- ISBN-10 : 0823444945
- ISBN-13 : 978-0823444946
- Holiday House, 2020
- Starred reviews: Kirkus, School Library Journal, Publishers’ Weekly, Booklist
- Junior Library Guild Selection
- Jane Addams Peace Award Finalist
“The martial and political conflict in 1950 Korea is catalyst and backdrop, and the story of the Pak children’s treacherous flight is compelling. The underlying domestic struggle between Sora and her parents carries equal weight, though.” —The Bulletin of the Center for Children’s Books
The various accolades listed above provide plenty of motivation for reading BROTHER’S KEEPER by Julie Lee. Even so, I’ll add my voice to their praise, in hopes that many more will read this remarkable story. The subject of the Korean War has had far too many untold stories, but that is especially true from the perspective of Korean families from the North who made their way, against enormous odds, to the southern peninsula in order to reach freedom and basic survival.
I was an avid fan of M*A*S*H- the television series. I read and heard that their technical consultants were sticklers for historic accuracy, but my assumption was that this reflected the expertise of medical and military advisors. In other words, Western points of view. I vividly recall several episodes in which refugees from northern territories and also North Korea were streaming south in the midst of the storyline. Those scenes came to mind while reading a few scenes in this novel. Over the long run of the series, a few more storylines and perspectives of local Koreans came into play, but things were distinctly focused on an American telling. After all, this was a series about American medical services during the Korean “policing action”, the war that was never declared, and so has never actually ended.
With that said, I began reading BROTHER’S KEEPER eagerly, knowing that I’d have much to learn and hopeful that the storytelling would be compelling. I was not disappointed. The story involves the early days of Allied (American) involvement with Communist North Korea (1950-51). Families fearing increasing repression and longing for freedom faced only one alternative- an escape as refugees to the southern half of the Korean Peninsula. The risks involved were immeasurable, especially when the family included three children.
The complexity of the times, places, Korean names and occasional vocabulary, and political circumstances are made navigable by thoughtful design and formatting choices. Chapter labels are dated, a past tense voice feels urgently in-the-moment, and interspersed passages in italic font allow for flashbacks and recollections. These passages were not overdone or utilized as “cheap tricks” for information dumps or shortcuts in the story line. Rather, they served to expand and deepen the reader’s awareness of the conflicted feelings Sora (or noona, older sister of a male person) has for her siblings, culture, education, and especially for her mother. Each step of her threatening and harrowing physical journey is hindered and tangled within the strands of her inner journey. Compounding these specific and societal conflicts are the universal sibling and age-appropriate emotional reactions that young readers will recognize in themselves.
It is an enormous accomplishment when a novel for middle grade readers manages to balance a high-stakes, action-packed plot with an intimate emotional experience. This is even more true when the physical obstacles eventually resolve while the underlying story continues to unfold. Readers gradually recognize what has been at stake all along, discovering a framework through which to view their own external life experiences as tools for exploring the landscape of their emotions and relationships.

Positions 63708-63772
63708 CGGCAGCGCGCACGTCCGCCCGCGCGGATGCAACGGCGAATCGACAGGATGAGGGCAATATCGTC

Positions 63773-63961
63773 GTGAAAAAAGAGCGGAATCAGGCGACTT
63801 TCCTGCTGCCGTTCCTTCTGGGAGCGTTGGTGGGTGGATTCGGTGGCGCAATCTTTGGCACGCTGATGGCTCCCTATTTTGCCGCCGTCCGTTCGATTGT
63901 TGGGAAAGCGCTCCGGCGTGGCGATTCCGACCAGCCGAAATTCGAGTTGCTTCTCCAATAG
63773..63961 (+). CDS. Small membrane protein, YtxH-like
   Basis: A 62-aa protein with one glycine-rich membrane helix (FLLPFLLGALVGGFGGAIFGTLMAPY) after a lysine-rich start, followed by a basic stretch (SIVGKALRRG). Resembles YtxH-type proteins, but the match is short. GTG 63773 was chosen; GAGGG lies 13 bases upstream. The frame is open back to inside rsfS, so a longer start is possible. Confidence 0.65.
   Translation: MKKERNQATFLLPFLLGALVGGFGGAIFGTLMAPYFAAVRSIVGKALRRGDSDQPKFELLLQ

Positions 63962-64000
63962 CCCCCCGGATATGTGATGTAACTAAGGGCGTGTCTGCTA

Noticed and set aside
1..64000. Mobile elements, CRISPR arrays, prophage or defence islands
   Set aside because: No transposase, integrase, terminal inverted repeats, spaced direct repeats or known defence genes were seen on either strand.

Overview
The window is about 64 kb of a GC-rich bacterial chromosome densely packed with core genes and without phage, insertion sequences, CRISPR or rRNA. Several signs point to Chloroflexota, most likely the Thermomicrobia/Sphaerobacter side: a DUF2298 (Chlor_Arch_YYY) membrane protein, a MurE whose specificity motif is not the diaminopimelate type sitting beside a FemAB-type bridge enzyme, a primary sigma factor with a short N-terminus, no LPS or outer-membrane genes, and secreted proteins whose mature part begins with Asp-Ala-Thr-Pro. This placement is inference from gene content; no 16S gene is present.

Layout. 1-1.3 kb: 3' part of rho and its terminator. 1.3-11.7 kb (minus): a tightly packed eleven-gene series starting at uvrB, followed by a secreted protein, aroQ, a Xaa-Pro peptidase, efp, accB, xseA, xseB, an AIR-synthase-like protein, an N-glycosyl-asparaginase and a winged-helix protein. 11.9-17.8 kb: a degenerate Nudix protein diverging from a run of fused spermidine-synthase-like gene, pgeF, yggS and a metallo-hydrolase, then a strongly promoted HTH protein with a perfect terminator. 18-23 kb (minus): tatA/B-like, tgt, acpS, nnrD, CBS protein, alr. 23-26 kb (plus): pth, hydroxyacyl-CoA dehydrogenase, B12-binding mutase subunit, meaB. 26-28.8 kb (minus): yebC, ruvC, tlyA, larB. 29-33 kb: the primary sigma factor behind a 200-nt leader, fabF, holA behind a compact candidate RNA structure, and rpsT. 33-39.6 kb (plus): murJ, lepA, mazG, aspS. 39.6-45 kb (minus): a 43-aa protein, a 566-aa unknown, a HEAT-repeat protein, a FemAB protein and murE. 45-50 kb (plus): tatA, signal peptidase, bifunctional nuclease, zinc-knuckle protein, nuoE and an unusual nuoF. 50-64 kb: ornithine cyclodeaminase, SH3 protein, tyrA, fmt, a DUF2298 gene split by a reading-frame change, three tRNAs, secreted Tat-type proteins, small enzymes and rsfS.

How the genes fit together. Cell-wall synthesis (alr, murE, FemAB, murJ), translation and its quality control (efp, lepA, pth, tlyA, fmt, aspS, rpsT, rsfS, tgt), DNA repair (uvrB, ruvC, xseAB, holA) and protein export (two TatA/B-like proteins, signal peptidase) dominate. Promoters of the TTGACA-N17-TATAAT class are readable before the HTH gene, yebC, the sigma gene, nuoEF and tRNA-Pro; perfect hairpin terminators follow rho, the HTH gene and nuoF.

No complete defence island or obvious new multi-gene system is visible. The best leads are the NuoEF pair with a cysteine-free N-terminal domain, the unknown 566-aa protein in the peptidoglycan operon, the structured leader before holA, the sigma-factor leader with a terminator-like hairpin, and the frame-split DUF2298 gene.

There are dangers, action-packed scenes, and nail-biting conflict aplenty for readers whose tastes lean that way, but there are also political and social issues for readers who take a more analytic approach to historical novels. The fact that this fictional story was inspired by the author’s mother makes each detail even more heart-pounding. The notes, glossary, and historical event synopses in the back pages add welcome authenticity to a story that can seem nearly impossible to believe.
As an author, I have three goals for success when anyone asks me, “How are your books doing?”
- Is anyone reading it (them)?
- Does the reader feel eager to talk to someone about the book(s)?
- Has the reader learned anything new, without feeling they were being “taught”?
I don’t know what Julie Lee’s goals are for this book, but as I read BROTHER’S KEEPER i could answer all of the above with YES, YES, and YES.
And, while we’re on the subject of North Korea…
A few years ago I read a contemporary novel set in North Korea for late middle-graders and teens, IN THE SHADOW OF THE SUN, by Anne Sibley OBrien.
What a rare topic, incorporating a wide range of important issues, complex characters, a heart-pounding plot, and intense family relationships. O’Brien’s personal history, professional focus, and obvious research combine to create a novel unlike most others. She offers a well-written and page-turning suspense-thriller-entertainment novel for early teens. O’Brien also writes well enough to allow central character, Mia, to reflect on her cultural and familial identities while learning about harsh realities in modern day North Korea, all without slowing the pace by a single beat.
That central character and voice, Mia, rings true throughout her journey. She transforms, credibly, from a tightly-packed, self-restrained early teen to discovering, by necessity, that she is more capable, creative, and direct than she would ever have imagined she could be.
There is no separating this story from the reality of contemporary North Korea, and there shouldn’t be. This novel turns a “trope” or political talking point into a complex reality filled with humanity, intrigue, and mystery.